CMV: The European Union should introduce a comprehensive financial transaction tax

Fri Jun 08 2018 15:00:00 GMT+0000 (Coordinated Universal Time)


Gabriel Wollner

Humboldt University Berlin

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An international financial transaction tax is levied on transactions involving particular assets, for example, stocks, bonds, currencies or derivatives; the proposed tax rate is usually low: depending on the type of asset, somewhere between 0.01 per cent and 1 per cent of the value of the transaction. Should the European Union introduce such a tax? There are five reasons why it should:

· Public Goods Provision: Through paying a tax, those who benefit from the availability of a stable financial system would contribute to the costs of maintaining it.

· Externalities and compensation: Tax revenues can be used to compensate those who are adversely affected by financial instability and crisis.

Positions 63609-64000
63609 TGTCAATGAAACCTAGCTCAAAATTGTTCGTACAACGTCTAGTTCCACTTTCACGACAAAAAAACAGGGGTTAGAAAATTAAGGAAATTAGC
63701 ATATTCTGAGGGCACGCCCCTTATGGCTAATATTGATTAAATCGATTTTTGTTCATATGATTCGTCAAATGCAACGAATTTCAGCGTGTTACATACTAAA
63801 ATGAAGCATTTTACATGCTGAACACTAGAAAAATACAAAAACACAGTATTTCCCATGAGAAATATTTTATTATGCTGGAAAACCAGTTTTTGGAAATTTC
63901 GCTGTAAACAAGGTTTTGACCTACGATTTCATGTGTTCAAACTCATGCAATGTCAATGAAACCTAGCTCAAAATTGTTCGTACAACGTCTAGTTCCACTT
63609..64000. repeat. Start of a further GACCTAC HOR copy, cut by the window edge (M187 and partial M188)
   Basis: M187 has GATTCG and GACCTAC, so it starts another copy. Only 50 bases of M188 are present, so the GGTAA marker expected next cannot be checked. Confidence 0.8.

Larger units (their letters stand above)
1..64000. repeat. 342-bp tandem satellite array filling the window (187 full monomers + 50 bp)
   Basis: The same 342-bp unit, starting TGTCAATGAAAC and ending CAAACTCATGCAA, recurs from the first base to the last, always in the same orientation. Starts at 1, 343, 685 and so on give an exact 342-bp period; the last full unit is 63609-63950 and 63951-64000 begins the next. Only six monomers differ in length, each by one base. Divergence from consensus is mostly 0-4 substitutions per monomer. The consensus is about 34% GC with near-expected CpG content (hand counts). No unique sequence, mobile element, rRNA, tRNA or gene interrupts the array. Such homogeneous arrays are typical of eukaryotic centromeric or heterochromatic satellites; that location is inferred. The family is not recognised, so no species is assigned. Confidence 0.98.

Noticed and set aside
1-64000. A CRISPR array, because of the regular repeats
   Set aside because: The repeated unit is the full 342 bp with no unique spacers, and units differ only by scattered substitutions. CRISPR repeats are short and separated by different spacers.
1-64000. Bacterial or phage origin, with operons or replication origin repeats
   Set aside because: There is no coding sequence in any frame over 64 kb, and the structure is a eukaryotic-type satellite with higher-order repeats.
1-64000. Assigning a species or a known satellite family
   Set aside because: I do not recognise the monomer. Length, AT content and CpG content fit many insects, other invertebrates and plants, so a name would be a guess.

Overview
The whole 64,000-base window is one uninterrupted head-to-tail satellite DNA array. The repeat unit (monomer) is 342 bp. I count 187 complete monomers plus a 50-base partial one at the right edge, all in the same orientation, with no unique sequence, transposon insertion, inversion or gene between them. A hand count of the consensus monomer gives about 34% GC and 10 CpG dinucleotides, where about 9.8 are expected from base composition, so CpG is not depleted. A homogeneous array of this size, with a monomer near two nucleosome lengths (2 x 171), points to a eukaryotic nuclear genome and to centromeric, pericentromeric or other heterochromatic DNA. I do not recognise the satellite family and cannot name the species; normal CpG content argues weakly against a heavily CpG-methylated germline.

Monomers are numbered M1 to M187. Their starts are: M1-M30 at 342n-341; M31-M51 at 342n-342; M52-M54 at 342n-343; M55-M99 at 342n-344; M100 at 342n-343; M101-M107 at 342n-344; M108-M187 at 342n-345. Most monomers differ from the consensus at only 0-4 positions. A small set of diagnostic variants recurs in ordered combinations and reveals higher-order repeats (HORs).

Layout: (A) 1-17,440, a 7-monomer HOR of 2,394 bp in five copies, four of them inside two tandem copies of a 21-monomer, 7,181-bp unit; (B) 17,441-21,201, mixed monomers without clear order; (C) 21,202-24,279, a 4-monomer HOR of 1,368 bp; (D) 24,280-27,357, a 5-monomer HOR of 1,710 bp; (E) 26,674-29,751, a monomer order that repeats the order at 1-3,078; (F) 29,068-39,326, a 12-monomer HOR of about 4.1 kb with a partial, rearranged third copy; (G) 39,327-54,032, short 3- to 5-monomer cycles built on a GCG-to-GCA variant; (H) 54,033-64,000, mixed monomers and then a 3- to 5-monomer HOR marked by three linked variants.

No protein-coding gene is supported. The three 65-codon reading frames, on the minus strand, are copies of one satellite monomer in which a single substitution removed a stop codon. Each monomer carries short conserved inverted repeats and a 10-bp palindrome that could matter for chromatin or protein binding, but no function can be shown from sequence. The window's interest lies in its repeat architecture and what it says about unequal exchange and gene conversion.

· Social Justice: By effectively reducing capital mobility, a financial transaction tax will make it easier for states to ensure social justice.

· Global Justice: Tax revenues can be used to reduce global poverty and narrow the gap between rich and poor.

· Economic stability: An international financial transaction tax will make international finance less volatile and ensure that assets are put to long-term productive use.

Background Information

  • Ideas to introduce a financial transaction tax or a tax in the style of a “Tobin tax” within the European Union have been circulating since the wake of the financial crisis

    • There has been a concrete proposal for a EU-wide financial transaction tax called EU FTT by the European Commission since 2011

  • Public support for a financial transaction tax has been high within the EU according to polls and studies over the past decade

    • A number of polls found that between 61 and 63 percent of interviewed EU citizens (or G20-citizens) were “strongly in favor” of a transaction tax

  • However, progress on the implementation of a financial transaction tax has been rather slow over the past years, allegedly in part because of financial sector lobbying and lacking party support within some EU member states

Further Reading


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